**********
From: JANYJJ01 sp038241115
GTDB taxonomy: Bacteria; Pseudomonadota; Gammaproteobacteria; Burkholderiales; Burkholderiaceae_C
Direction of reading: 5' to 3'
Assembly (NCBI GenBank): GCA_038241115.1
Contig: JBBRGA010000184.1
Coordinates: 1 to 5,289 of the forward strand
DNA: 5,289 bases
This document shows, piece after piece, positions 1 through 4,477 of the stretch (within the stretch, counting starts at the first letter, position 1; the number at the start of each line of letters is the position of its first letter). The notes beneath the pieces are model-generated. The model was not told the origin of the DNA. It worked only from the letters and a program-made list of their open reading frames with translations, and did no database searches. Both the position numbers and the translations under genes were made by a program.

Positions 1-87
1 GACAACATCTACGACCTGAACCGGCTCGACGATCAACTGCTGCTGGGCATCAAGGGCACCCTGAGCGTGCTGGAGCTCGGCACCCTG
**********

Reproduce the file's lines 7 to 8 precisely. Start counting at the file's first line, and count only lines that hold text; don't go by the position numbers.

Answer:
DNA: 5,289 bases
This document shows, piece after piece, positions 1 through 4,477 of the stretch (within the stretch, counting starts at the first letter, position 1; the number at the start of each line of letters is the position of its first letter). The notes beneath the pieces are model-generated. The model was not told the origin of the DNA. It worked only from the letters and a program-made list of their open reading frames with translations, and did no database searches. Both the position numbers and the translations under genes were made by a program.